Figure 2. EM micrographs showing IT–type and PT-type axodendritic synaptic terminals (as selectively visualized with BDA tracer labeling) in tissue that was immunolabeled for D1. (A) IT-type synaptic terminal on D1+ dendrite. (B) IT-type synaptic terminal on D1-negative dendrite. (C) PT-type synaptic terminal on D1+ dendrite. (D) PT-type terminal on D1-negative dendrite. Note that PT-type synaptic terminals (ter) on dSPN (D1+) dendrites (den) are larger than those on iSPN dendrites (D1−negative). Postsynaptic densities are indicated by arrows. The magnification is the same in all images.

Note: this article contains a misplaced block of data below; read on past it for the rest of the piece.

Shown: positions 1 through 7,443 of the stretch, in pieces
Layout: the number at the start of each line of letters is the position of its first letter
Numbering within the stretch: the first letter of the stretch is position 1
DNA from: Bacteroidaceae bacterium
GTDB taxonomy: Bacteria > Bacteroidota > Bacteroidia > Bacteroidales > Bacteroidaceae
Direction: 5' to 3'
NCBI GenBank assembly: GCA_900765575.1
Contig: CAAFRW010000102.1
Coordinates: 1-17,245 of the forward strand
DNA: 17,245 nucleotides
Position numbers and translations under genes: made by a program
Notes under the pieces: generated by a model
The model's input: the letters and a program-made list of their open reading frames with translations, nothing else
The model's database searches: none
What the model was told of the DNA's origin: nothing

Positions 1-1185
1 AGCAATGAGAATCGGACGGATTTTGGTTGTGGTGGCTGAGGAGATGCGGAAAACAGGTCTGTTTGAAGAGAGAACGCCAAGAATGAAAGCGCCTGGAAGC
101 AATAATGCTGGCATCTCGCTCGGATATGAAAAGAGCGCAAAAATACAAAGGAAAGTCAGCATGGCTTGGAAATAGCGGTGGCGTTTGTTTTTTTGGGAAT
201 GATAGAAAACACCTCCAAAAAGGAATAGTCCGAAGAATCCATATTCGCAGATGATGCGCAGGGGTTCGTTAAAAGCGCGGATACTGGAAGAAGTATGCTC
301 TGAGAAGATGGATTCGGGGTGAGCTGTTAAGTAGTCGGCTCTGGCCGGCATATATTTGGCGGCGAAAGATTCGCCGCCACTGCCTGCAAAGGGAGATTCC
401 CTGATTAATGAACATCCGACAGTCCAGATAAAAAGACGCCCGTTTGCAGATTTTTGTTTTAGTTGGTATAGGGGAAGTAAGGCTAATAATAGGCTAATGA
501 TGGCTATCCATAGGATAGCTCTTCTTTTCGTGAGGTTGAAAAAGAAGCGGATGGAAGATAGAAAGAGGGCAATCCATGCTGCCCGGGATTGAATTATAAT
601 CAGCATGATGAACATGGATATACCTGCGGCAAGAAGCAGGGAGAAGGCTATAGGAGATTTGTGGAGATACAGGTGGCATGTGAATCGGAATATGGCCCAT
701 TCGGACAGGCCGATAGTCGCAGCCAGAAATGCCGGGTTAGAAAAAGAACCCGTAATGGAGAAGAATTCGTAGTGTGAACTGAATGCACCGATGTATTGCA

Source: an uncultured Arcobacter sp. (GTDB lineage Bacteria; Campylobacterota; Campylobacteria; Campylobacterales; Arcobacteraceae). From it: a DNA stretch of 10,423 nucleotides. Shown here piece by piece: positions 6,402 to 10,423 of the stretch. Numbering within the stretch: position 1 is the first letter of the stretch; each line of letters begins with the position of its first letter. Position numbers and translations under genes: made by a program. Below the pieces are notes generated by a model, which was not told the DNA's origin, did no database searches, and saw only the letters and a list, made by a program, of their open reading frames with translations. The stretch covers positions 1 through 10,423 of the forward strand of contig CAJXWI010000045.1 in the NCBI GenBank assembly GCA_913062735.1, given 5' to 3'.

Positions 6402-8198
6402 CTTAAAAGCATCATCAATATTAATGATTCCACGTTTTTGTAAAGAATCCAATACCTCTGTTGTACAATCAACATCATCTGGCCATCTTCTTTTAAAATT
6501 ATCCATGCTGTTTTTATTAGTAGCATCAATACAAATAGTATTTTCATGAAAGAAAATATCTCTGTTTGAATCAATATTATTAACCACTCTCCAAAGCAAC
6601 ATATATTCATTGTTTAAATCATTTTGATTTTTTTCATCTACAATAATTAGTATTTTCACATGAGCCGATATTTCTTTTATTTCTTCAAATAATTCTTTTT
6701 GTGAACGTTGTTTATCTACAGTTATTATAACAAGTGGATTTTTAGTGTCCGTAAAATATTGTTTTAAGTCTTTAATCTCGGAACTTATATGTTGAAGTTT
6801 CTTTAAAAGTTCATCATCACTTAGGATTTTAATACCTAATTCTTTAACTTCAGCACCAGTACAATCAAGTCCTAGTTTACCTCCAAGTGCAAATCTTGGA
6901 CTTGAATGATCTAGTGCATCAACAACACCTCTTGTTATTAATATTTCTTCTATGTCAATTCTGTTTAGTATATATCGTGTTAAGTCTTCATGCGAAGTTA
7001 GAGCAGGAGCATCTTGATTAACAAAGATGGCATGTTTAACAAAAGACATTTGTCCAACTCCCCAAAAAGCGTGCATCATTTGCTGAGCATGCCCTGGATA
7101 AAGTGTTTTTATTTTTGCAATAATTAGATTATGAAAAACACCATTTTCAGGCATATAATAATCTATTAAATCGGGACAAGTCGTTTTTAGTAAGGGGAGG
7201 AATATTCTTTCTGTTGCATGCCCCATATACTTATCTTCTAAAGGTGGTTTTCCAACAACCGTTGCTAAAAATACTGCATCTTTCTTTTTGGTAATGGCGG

In prior studies, we used curve fitting to estimate the relative proportions of the spines of the two SPN types receiving IT-type, PT-type and thalamic synaptic terminals (Reiner et al., 2010; Lei et al., 2013). In our approach, we used our empirically determined size frequency distribution for each of these axospinous terminal types, and ascertained the relative abundance of each terminal type that summed to yield the best match to the known size frequency distribution of axospinous synaptic terminals on dSPNs vs. iSPNs. The size frequency distribution of axospinous synaptic terminals on dSPNs vs. iSPNs had been separately determined from our EM studies of retrogradely labeled neurons of these types (Reiner et al., 2010), to (Reiner et al., 2010; Lei et al., 2013). In Reiner et al. (2010), we had noted that the size frequency distribution for IT-type axospinous terminals closely matched that for dSPNs, while the size frequency distribution for PT-type terminals did not as closely match that for axospinous contacts on iSPNs. We took this to reinforce the conclusions that IT-type terminals preferred dSPN spines and PT-type terminals preferred iSPN spines. In Lei et al. (2013), we found slight differences between dSPNs and iSPNs in the size frequency distribution of their axospinous thalamic input. This allowed us to estimate the relative abundances of IT-type, PT-type and thalamic axospinous input to determine the best combination of each to match the size frequency distribution of axospinous synaptic terminals on dSPNs and iSPNs. Our results at that time suggested little to no PT-type input to dSPNs spines and relatively little IT-type input to iSPN spines. Our new findings on the relative sizes of IT-type axospinous endings on dSPNs and iSPNs are helpful in refining our curving fitting estimate of the relative abundances of IT-type, PT-type and thalamic axospinous inputs to dSPNs vs. iSPNs. Based on a best-fit curve-fitting approach, our present data indicate that a combination of 44.7% IT-type input 18.0% PT-type input 37.3% thalamic input best matches (at a 0.971 correlation) our measured size frequency distribution for the axospinous terminals on dSPNs (as determined for dSPNs detected by BDA3k retrograde labeling from nigra, Reiner et al., 2010; Figure 3). For iSPNs, our data indicate that a combination of 24.2% IT-type input 50.0% PT-type input 25.8% thalamic input best matches (at a 0.973 correlation) our measured size frequency distribution for the axospinous terminals on iSPNs (as determined for iSPNs detected by BDA3k retrograde labeling from GPe, Reiner et al., 2010; Figure 3).